On the Comparative Element of Justice.Owen McLeod - 2003 - In Serena Olsaretti (ed.), Desert and Justice. Oxford University Press. pp. 123--123.
    Serena Olsaretti brings together new essays by leading moral and political philosophers on the nature of desert and justice, their relations with each other and with other values.
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  8. What do we deserve? A Reader on Justice and Desert.Louis P. Pojman & Owen Mcleod - 2001 - Revue Philosophique de la France Et de l'Etranger 191 (3):393-393.
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  9.  41
    Aristotle's Method.Owen McLeod - 1995 - History of Philosophy Quarterly 12 (1):1 - 18.
  10.  87
    Daniel N. Robinson, Praise and Blame: Moral Realism and its Applications (Princeton: Princeton University Press, 2002), Pp. XII + 225.Owen Mcleod - 2005 - Utilitas 17 (2):236-238.
  11.  34
    Ethical Norms, Particular Cases. [REVIEW]Owen Mcleod - 1999 - Dialogue 38 (2):433-434.
    This book is part of the “particularist” trend in modern moral philosophy. But a casual reader might conclude that Wallace endorses a crude form of moral conventionalism—the view that one morally ought to do just what conventional morality demands. Consider some passages: “The proposal is to view morality as a body of practical knowledge, a social artifact that has resulted from what people have learned over time from their efforts to cope with certain practical problems encountered over the course of (...)
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  12.  65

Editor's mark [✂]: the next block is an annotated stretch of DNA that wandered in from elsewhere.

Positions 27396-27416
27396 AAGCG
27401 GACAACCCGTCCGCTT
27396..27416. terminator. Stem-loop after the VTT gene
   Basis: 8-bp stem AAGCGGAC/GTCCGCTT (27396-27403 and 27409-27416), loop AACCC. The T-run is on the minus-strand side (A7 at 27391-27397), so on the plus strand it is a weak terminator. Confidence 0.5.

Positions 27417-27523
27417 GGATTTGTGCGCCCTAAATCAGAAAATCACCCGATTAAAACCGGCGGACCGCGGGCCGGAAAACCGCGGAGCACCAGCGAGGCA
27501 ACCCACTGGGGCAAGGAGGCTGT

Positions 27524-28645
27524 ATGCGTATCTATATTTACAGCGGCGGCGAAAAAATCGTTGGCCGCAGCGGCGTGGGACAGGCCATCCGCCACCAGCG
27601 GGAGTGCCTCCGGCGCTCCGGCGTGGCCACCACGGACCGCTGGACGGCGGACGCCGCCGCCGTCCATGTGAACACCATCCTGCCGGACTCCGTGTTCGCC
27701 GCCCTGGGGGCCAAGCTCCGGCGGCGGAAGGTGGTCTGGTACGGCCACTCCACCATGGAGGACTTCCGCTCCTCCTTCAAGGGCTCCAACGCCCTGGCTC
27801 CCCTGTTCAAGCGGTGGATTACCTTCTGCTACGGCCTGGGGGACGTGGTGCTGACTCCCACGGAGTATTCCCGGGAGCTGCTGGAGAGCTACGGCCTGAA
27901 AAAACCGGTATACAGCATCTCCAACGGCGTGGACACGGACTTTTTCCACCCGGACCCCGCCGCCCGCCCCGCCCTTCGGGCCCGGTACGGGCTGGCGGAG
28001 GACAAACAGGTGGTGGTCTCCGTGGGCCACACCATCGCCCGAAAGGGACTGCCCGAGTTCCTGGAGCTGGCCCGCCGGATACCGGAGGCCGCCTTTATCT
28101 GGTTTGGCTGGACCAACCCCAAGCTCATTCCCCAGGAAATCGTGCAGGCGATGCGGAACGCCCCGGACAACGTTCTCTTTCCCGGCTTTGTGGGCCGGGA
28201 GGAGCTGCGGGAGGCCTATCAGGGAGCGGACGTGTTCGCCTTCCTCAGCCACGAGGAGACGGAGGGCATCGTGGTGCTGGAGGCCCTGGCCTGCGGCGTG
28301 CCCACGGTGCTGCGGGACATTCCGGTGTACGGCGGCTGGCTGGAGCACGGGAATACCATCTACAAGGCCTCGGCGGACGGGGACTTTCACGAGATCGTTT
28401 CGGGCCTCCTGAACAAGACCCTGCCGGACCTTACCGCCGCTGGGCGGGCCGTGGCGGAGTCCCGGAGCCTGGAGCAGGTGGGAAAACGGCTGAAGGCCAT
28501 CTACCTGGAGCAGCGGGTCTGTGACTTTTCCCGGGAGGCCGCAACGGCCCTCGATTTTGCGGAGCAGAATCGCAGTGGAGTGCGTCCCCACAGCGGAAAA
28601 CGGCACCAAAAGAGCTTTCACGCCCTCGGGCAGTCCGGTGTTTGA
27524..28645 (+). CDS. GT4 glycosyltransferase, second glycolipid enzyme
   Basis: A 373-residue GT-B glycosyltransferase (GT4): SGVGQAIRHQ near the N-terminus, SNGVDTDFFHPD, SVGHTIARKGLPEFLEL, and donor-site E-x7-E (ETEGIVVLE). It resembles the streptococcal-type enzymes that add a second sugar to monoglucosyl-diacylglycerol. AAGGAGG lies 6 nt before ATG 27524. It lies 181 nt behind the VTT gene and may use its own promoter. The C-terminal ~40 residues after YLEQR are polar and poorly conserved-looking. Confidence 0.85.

Is There a Moral Obligation to Obey God?Owen McLeod - 2000 - Philo 3 (1):20-31.
    A widespread view among theists is that there is a moral obligation to obey God’s commands. In this paper, four arguments for this view are considered: the argument from beneficence; the argument from property rights; the argument from justice; and the argument from omnipotence and moral perfection. It is argued that none of these arguments succeeds in showing that there is a moral obligation to obey God’s commands. The paper concludes with the suggestion that there might be, nevertheless, weighty and (...)
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  13.  50
    Justice as Fittingness. [REVIEW]Owen McLeod - 1998 - Law and Philosophy 17 (1):61-75.
  14.  84
    Science, Religion, and Hyper-Humeanism.Owen McLeod - 2001 - Philo 4 (1):68-81.
    According to hyper-Humeanism, the world of “fact” is utterly distinct from the realm of “value”-that is, the realm of morality and religion.This is a well-known philosophical position, and it more or less follows from some well-known philosophical doctrines (e.g., logical positivism, and neo-Wittgensteinianism), but its appeal is not limited to philosophers. Indeed, an acceptance of hyper-Humeanism seems to be at the root of Stephen Jay Gould’s recent defense of the thesis that science and religion are utterly distinct. Gould’s stated aim (...)
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  15. What Do We Deserve? A Reader on Justice and Desert.Louis P. Pojman & Owen Mcleod - 2000 - Tijdschrift Voor Filosofie 62 (3):630-630.